Public Safety and Fiscal Responsibility

Public Safety and Fiscal Responsibility

Last month I laid out the hard work your Denton City Council is doing to craft a responsible budget, based on the effective tax rate. The effective tax rate, you’ll recall, is the lowest rate necessary to collect the same revenue as last year. Today, I am happy to report that the City Manager’s Draft Budget lowers your City taxes to the effective rate ($0.59 per $100 of property value), and includes not rate increases for Denton Municipal Electric, Water, Wastewater, or Solid Waste services.

Furthermore, this budget adds sworn officers to our police force, adds additional public safety personnel, increases support for our police and fire operations, and strengthens our security against cyberattacks. On top of that, the draft budget takes majors steps to combat homelessness, moves our park system away from harmful chemicals, and guarantees a living wage for city employees.  And this bears repeating—all while keeping your city taxes at the effective rate.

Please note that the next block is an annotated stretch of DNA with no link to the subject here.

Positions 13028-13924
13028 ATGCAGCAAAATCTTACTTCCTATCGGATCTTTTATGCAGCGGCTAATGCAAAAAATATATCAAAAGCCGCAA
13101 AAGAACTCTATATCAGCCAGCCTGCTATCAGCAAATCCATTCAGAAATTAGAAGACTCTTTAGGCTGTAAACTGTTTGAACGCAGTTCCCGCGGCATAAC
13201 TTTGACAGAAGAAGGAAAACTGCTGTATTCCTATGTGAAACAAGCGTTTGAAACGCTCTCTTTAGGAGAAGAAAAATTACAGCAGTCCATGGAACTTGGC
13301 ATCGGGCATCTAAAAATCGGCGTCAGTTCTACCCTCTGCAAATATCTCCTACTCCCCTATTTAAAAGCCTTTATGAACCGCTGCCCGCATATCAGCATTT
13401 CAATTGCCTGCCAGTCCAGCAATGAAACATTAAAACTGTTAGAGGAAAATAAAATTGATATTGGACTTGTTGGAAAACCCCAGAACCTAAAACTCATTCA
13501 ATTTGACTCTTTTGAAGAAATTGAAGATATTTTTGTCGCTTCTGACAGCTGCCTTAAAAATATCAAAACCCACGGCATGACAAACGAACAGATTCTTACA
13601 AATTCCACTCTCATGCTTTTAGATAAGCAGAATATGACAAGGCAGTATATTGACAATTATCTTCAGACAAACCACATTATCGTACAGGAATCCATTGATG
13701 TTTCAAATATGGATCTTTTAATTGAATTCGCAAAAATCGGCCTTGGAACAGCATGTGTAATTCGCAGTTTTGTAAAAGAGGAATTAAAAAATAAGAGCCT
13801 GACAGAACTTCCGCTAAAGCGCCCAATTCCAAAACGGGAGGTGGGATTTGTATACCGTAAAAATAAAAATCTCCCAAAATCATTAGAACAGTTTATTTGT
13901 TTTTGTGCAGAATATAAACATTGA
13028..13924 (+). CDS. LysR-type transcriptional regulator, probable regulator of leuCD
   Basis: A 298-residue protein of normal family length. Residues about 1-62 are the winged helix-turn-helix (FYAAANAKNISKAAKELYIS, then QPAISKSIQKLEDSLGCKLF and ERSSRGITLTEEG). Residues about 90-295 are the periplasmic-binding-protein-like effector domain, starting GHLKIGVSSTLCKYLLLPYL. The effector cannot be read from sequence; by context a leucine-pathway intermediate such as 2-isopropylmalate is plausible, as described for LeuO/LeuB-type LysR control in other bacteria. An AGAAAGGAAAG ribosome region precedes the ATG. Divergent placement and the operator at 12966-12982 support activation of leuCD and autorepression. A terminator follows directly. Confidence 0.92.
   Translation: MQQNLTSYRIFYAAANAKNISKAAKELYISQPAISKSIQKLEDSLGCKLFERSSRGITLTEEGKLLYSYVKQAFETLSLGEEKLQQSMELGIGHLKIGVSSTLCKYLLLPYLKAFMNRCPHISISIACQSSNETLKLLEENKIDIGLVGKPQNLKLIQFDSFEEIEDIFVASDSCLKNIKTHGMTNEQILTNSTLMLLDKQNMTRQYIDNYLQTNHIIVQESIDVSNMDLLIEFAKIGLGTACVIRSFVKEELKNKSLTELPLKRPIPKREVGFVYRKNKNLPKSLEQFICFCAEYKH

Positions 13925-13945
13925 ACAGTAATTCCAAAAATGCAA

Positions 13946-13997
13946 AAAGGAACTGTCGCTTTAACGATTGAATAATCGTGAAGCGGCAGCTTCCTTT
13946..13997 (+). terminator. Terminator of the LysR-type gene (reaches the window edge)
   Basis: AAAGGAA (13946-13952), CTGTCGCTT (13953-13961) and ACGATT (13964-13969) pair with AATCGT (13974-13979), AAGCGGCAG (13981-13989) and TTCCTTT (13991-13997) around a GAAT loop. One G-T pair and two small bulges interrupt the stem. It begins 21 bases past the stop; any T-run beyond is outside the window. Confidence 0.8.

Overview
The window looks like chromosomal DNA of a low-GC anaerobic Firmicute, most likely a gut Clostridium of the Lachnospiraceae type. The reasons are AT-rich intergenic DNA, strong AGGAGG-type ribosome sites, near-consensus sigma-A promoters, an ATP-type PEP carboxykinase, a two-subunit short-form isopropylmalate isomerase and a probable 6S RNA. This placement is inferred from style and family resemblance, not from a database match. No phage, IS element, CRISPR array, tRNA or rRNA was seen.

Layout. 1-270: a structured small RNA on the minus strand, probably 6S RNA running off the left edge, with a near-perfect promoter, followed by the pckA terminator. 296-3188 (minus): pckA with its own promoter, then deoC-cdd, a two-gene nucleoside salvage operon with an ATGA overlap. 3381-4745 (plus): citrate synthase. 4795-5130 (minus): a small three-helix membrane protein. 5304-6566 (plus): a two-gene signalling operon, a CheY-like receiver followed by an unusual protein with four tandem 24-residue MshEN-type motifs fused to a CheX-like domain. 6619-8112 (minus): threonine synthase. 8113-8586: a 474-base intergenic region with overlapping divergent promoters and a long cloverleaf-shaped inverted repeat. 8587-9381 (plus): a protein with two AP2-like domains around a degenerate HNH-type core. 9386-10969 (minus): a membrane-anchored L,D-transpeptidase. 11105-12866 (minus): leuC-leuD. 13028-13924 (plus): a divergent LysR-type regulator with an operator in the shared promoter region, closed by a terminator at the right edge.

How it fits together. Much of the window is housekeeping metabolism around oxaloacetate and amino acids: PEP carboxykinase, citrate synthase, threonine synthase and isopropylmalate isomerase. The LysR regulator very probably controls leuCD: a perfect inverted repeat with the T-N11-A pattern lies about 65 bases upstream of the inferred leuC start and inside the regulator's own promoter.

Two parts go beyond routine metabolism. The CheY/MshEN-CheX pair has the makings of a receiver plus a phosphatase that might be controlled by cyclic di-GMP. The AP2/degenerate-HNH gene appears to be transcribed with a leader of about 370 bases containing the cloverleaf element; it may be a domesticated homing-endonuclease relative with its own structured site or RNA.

No other North Texas city can claim to do as much for the safety, health, and welfare of its citizens—with strict fiscal responsibility—as Denton does. To be fair, we have some natural advantages. Key among these is our economic growth. Rising property values obviously mean more in the City coffers. However, the portion of the budget primarily funded by property and sales taxes (called the General Fund) makes up only about 11% of the total $1.21 billion City budget. The remainder includes more business-like activities like Denton Municipal Electric, the Water Department, Solid Waste, and others.

When you see that a City the size of Denton can keep its taxes at the effective rate and utility rates low, it can only mean one thing. A deep commitment to financial responsibility on the part of your City Council and management. The City Manager has instituted cost-saving reforms in every department of the City. And the City Council has held the line at every turn—despite the ever present temptation to adopt pet projects and spend more than we have.

As your District 3 Council Member, I am proud that this Draft Budget keeps the promises I made to you this Spring. I know from our conversations that fiscal responsibility is as important to you as it is to me. So please let me know what you think about the draft budget and proposed tax rate. The City Council will hold a public hearing on both at 6:30 p.m. on Tuesday, September 10th, at City Hall (215 East McKinney). Your comments are welcome and appreciated. We will take a final vote to adopt the budget and tax rate on Tuesday, September 17th.